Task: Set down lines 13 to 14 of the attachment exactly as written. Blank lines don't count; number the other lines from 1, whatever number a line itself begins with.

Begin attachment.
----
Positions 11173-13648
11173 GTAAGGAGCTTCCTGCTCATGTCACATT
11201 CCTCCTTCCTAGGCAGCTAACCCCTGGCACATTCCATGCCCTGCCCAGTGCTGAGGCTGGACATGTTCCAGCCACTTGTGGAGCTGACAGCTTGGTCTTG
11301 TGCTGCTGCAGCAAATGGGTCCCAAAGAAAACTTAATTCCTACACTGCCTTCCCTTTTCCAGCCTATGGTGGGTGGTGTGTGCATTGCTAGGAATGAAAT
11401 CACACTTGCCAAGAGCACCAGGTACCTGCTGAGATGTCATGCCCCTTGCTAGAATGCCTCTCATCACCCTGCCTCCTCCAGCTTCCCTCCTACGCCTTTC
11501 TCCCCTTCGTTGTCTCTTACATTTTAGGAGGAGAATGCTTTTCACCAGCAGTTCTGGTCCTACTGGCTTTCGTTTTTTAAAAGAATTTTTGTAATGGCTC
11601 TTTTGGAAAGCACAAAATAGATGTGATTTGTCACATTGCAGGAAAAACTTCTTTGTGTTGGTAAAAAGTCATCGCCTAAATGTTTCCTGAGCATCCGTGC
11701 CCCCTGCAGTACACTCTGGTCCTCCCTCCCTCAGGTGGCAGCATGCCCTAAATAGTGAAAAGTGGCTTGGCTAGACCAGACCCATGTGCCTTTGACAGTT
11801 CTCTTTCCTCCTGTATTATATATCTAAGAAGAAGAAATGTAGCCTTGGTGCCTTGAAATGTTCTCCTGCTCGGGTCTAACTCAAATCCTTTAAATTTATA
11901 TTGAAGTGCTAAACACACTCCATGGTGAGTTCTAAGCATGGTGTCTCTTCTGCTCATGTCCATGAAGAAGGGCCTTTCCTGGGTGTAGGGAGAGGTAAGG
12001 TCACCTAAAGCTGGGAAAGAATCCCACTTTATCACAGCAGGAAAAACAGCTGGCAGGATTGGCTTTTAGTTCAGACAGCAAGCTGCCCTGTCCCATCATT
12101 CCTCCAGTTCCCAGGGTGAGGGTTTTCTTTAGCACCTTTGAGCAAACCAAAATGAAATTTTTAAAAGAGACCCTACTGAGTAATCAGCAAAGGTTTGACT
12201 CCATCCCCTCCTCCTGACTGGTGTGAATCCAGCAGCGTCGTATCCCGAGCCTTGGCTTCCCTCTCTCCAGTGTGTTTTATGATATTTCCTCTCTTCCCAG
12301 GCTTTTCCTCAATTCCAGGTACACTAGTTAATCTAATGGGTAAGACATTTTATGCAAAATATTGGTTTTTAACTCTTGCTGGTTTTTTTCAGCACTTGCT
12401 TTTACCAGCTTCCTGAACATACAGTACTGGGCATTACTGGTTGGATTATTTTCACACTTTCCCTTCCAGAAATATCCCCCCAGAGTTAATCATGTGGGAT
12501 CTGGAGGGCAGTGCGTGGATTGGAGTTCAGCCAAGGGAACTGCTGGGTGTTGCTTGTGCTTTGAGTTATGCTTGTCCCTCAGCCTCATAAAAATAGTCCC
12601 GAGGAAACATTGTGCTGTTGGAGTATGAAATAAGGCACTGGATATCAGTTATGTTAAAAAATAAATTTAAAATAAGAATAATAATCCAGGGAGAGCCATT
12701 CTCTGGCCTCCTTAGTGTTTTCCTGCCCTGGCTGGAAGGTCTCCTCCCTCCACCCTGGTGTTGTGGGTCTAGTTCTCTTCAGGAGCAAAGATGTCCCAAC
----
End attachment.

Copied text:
12201 CCATCCCCTCCTCCTGACTGGTGTGAATCCAGCAGCGTCGTATCCCGAGCCTTGGCTTCCCTCTCTCCAGTGTGTTTTATGATATTTCCTCTCTTCCCAG
12301 GCTTTTCCTCAATTCCAGGTACACTAGTTAATCTAATGGGTAAGACATTTTATGCAAAATATTGGTTTTTAACTCTTGCTGGTTTTTTTCAGCACTTGCT